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How to adjust my neck?

shaynewgreen

Member
Messages
59
My nash tele fell face first in a stand and hit the floor. ouch ;( It's now buzzing, but only when playing open notes (all the strings buzz whrn played open). The neck is srtraight. I think this just means the nut needs to be raised, but I'm not sure. What should I do? How should I raise the nut if that's what I need to do? Thanks, guys!!
 

dazco

Member
Messages
14,819
You got it right. You can shim the nut or make a new one. My recommendation would be have a new bone nut made for it by a good tech. You can however use a thin piece of material with a thickness like a matchbook cover or thereabouts. May need even less than that. Since you appear not to know much about this i would take it to someone. they could shim it for you, but i would say don't bother....just have a new bone nut made because shimming will hurt the overall tone, and i'm talking even fretted notes. A good bone nut made well and not shimmed is maximum tone. It may cost you around $50-60, but it's worth it. you can try and do it yourself if you are good with your hands, but be carful when removing the nut if you do because on a maple neck you can easily damage the finish or pull up some wood, the latter especially easy to do with a rosewood board.
 

phantasm

Member
Messages
1,219
Take the neck off and put it back on- sounds more like the neck shifted slightly when it fell- these things can happen with a bolt on neck. Like gkoelling said above "If the nut was OK before it fell, it's OK still".
I mean, why replace something when you don't have to?
 

dazco

Member
Messages
14,819
I dunno guys...he said it only buzzes on open strings, and unless the 1st fret dislodged, which IS a possibility, the nut would have to be to blame. There is no other explanation. having fallen to the 1st fret may well have come up a bit. But as for the nut, if it wasn't installed/made right it could well have gone lower due to several possibilities if not made correctly. And that can be like that from the factory too. I see a ton of very badly made factory nuts. i would definitely look at that 1st fret tho. It pretty much has to be one of those 2 things if it buzzes only at the first fret.
 

phantasm

Member
Messages
1,219
Could've also just kinked all the strings. I'd have no idea without actually inspecting the guitar. I would think a Nash would have a perfectly cut nut before leaving the shop.
 

gkoelling

Member
Messages
17,212
I'd reseat the neck before messing with the nut.

Also, after taking a hard spill it might need a truss rod adjustment.

Either way, take it to a tech.

EDIT: The only way I can see the nut needing replacement is if it chipped, or cracked, in the fall.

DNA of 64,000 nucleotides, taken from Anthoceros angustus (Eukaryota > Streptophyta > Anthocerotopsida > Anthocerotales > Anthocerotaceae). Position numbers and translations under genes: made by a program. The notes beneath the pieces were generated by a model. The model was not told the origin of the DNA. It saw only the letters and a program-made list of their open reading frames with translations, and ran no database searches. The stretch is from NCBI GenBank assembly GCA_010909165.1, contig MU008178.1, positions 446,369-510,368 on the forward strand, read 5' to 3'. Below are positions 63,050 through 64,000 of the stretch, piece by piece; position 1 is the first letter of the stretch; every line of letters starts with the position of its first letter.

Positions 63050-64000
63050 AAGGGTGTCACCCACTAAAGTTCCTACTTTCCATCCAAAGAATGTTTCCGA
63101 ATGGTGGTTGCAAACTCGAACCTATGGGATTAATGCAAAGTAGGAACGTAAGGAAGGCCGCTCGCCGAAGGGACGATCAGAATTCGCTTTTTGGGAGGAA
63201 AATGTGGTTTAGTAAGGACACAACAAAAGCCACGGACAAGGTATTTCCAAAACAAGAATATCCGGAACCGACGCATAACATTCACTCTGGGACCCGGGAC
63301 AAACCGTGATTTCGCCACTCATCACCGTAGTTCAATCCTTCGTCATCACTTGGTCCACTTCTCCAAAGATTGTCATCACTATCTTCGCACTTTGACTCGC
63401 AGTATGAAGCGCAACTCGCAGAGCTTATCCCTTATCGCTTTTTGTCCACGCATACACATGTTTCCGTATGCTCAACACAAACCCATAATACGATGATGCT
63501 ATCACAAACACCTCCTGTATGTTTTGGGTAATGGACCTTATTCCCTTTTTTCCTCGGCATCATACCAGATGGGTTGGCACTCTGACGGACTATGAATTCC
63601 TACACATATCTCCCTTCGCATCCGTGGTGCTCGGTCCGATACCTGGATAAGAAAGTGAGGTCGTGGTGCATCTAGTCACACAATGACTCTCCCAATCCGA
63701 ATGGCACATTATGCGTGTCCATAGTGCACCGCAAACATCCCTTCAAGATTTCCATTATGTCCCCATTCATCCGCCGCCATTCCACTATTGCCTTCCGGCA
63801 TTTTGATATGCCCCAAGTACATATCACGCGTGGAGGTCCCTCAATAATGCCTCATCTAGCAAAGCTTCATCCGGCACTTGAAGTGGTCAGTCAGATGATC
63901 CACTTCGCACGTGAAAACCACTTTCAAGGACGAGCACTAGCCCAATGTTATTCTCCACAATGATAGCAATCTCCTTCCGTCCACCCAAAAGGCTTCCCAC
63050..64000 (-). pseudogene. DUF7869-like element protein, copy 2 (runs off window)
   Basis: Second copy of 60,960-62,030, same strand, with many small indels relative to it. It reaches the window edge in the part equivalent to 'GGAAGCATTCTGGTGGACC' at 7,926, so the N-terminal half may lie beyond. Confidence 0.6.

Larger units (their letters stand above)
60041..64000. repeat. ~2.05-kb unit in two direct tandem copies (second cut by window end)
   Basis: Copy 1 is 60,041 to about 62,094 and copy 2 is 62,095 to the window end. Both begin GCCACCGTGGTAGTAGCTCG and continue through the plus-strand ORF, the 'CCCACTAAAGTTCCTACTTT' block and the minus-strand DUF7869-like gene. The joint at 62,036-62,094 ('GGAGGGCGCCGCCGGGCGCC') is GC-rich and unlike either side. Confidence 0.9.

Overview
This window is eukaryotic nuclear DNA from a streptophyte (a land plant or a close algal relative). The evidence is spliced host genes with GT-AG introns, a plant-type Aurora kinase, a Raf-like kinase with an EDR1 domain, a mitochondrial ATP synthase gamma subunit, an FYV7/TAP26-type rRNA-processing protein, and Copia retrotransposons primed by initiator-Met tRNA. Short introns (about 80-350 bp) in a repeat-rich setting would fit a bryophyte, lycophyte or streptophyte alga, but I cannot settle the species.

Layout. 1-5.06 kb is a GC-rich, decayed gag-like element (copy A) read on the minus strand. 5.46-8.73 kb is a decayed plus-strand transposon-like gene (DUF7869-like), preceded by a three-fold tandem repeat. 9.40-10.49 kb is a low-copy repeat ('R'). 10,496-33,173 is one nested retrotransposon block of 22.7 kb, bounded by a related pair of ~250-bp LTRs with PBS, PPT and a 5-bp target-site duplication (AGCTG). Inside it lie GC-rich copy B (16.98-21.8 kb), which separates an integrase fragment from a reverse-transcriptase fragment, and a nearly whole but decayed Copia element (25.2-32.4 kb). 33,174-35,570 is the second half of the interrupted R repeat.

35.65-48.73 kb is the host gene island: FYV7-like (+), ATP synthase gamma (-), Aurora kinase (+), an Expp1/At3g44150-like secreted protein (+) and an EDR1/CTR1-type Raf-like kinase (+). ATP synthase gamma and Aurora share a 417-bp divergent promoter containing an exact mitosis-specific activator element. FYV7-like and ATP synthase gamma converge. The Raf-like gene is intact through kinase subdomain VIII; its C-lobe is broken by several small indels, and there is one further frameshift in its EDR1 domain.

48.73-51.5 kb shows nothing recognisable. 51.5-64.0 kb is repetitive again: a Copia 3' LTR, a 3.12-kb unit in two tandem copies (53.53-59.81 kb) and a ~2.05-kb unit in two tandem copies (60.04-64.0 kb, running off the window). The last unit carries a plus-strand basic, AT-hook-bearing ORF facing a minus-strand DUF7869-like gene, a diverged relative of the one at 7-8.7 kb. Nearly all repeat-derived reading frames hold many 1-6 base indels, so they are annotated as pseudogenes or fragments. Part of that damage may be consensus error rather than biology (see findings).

Last edited:

tomkatzz

Member
Messages
378
Another vote here to take it to a luthier and have him check it out. IMO it's worth a few coins to have it set up right. Especially for a good instrument.
 

dazco

Member
Messages
14,819
The only way I can see the nut needing replacement is if it chipped, or cracked, in the fall.
Unless it wasn't fully seated and dropped in the slot in the fall. Or if curved base and the curve didn't match perfectly, etc. there ARE ways it could be the nut. But i still say 1)-the 1st fret coming up slightly is the more likey problem, and 2)-there is no way for the open strings to buzz and not fretted stings due to a neck that needs adjustment or re-seating. Any of those types of things will all cause more than just the open stings to buzz. I've been refretting guitars and making nuts since the 70's. This stuff isn't rocket science.
 

Dana Olsen

Platinum Supporting Member
Messages
7,908
Unless it wasn't fully seated and dropped in the slot in the fall. Or if curved base and the curve didn't match perfectly, etc. there ARE ways it could be the nut. But i still say 1)-the 1st fret coming up slightly is the more likey problem, and 2)-there is no way for the open strings to buzz and not fretted stings due to a neck that needs adjustment or re-seating. Any of those types of things will all cause more than just the open stings to buzz. I've been refretting guitars and making nuts since the 70's. This stuff isn't rocket science.
It's not rocket science, but experience plays a large role. I don't think it's reasonable to expect a somewhat inexperienced player/ self-taught tech seeking advise on TGP to be able to correctly evaluate all the factors that might apply here.

I too think the OP needs a tech. I also think it's more likely that the neck slipped in the pocket than the nut somehow lowered itself as a result of the fall.

In any case, I respectfully submit to the OP and others on this thread: If you look the guitar over and can't see immediately what's causing the buzzing since the fall, then you need a more experienced eye to do the looking.

Greg's right - take it to a tech; it's what they DO (GRIN). That's going to give way better results than us here speculating about what could have happened in a fall, especially in the absence of pics. Sincerely, if you know how to work on your own guitars, you'll be able to see what's up with what's likely a simple problem here. If you DON'T see the cause right away, take it to someone who's more experienced. Have them look it over, evaluate and explain the problem(s), get the probs fixed and get a set-up.

I love the way my guitars feel after a set-up, even when I do 'em myself (GRIN). It'll make you feel great about your guitar, probably for around fifty bucks, unless there's damage we don't know about.

My three or four cents, Dana O.
 




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